Democrats to Remove ‘So Help Me God’ From House Committee Oath, Draft Shows
The Democratic-controlled House of Representatives change oath language
The Democratic-controlled House of Representatives has moved to exclude the words "so help you God" from the oath given to witnesses that testify before the panel.
The move is part a new rules package to be approved this week according to the draft.
According to the draft, the House Committee on Natural Resources would require witnesses to recite only:
"Do you solemnly swear or affirm, under penalty of law, that the testimony that you are about to give is the truth, the whole truth, and nothing but the truth?"
The new rule proposals have the words "So help you God" in red brackets, which indicated they are about to be removed.
The other various rule changes relate to the committee's authority over natural gas in Alaska and fossil-fuel resources.
Many federal oaths include the phrase "So help me God," but some, including the presidential oath of office, does not.
The full committee will vote on the proposed new language this week and take immediate effect if adopted.
Some other committees are still in the final stages of revamping their rules.
Other committees were still in the process of finalizing their rules on Monday.
Reacting to the new rules, House Republican Conference Chair Liz Cheney said, "they really have become the party of Karl Marx."
“It is incredible, but not surprising, that the Democrats would try to remove God from committee proceedings in one of their first acts in the majority," House Republican Conference Chair Liz Cheney, R-Wyo said.
"They really have become the party of Karl Marx.”
But the new changes since the first time Democrats tried to remove the word "God" from their official party documents.
The floor of the Democratic National Convention erupted over a sudden move to restore to the platform a reference to "God" and recognition of Jerusalem as Israel's capital following heavy criticism from Republicans.
Last year, the Democrats proposed to reverse a 181-year ban on religious headwear in the house.
The historical rule change was suggested by Nancy Pelosi last amid the wave of diverse lawmakers elected to Congress.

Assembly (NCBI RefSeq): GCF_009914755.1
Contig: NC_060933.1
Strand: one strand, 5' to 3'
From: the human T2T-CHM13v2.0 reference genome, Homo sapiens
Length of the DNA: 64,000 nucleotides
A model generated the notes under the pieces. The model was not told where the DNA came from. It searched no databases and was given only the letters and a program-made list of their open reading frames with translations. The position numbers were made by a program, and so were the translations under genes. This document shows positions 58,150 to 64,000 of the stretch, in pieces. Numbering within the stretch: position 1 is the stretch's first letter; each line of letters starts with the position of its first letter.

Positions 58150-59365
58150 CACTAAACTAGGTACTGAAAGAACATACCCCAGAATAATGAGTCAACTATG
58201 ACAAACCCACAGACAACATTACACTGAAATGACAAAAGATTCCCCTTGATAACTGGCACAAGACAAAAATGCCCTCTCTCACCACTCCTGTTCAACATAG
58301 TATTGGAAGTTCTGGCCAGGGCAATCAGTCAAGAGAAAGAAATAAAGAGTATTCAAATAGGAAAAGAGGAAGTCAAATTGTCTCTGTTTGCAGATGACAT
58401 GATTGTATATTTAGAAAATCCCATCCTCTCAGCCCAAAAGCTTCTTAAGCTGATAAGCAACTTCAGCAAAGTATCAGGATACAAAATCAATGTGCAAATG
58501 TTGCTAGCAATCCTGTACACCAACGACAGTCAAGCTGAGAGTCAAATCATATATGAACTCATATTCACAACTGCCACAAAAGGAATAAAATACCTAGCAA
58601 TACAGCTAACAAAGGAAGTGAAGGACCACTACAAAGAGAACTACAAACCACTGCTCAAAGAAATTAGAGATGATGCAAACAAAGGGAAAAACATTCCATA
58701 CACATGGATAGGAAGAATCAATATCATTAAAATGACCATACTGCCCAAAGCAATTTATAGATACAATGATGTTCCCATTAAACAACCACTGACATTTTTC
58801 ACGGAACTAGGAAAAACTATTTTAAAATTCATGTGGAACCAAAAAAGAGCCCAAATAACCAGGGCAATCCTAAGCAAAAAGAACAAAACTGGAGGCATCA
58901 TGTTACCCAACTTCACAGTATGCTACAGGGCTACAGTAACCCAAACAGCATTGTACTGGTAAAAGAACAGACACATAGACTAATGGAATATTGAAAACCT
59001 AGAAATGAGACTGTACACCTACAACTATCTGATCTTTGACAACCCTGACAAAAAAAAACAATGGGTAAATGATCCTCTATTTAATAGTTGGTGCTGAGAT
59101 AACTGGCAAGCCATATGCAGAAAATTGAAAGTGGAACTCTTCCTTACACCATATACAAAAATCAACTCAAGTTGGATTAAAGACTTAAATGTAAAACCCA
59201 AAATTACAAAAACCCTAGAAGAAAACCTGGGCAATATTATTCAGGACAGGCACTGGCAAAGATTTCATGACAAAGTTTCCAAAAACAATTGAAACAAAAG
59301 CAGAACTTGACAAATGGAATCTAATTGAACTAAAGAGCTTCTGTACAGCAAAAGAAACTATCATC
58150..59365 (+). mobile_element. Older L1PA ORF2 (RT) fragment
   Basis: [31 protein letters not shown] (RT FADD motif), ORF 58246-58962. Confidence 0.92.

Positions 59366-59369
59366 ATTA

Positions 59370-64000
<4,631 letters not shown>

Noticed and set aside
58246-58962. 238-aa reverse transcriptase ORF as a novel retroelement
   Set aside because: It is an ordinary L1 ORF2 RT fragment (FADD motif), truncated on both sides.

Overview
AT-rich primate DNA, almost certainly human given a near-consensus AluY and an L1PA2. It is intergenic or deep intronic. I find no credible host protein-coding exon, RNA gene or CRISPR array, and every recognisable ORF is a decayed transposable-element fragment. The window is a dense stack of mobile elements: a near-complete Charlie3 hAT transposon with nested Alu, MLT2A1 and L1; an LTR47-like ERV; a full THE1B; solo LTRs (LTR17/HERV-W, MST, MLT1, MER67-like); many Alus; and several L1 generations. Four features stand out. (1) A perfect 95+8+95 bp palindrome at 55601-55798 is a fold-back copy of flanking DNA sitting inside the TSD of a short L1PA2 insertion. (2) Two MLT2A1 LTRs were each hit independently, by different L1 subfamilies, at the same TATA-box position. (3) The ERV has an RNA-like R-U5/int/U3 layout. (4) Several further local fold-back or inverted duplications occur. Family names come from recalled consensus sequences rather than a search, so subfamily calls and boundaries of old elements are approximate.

According to Fox News, a large and loud group of delegates shouted "no" as convention chairman, then-Los Angeles Mayor Antonio Villaraigosa, called for the vote. Villaraigosa had to call for the vote three times before ruling that the "ayes" had it.
Many in the crowd booed after he determined the language would be restored.
The battle marked the biggest platform fight in either party's convention and signaled Democrats were worried the prior language could have been politically damaging in a tight election year.
A senior campaign official told Fox News at the time that then-President Obama personally intervened to change the language in both cases.
On the "God" reference, the official said the president's response was, "Why did it change in the first place?"
The House panel's proposed change comes as far-left progressive Democratic freshman in Congress, including Michigan Rep. Rashida Tlaib and Minnesota Ilhan Omar, have come under fire from Republicans for pushing what they call radical and unfounded religious-based attacks.
Omar, for example, wrote in 2012 that "Israel has hypnotized the world, may Allah awaken the people and help them see the evil doings of Israel."
Tlaib was accused of engaging in an anti-Semitic slur earlier this month by suggesting Republican politicians were truly loyal to Israel, not the United States.
Omar and Tlaib made history by becoming the first-ever Muslim women in Congress.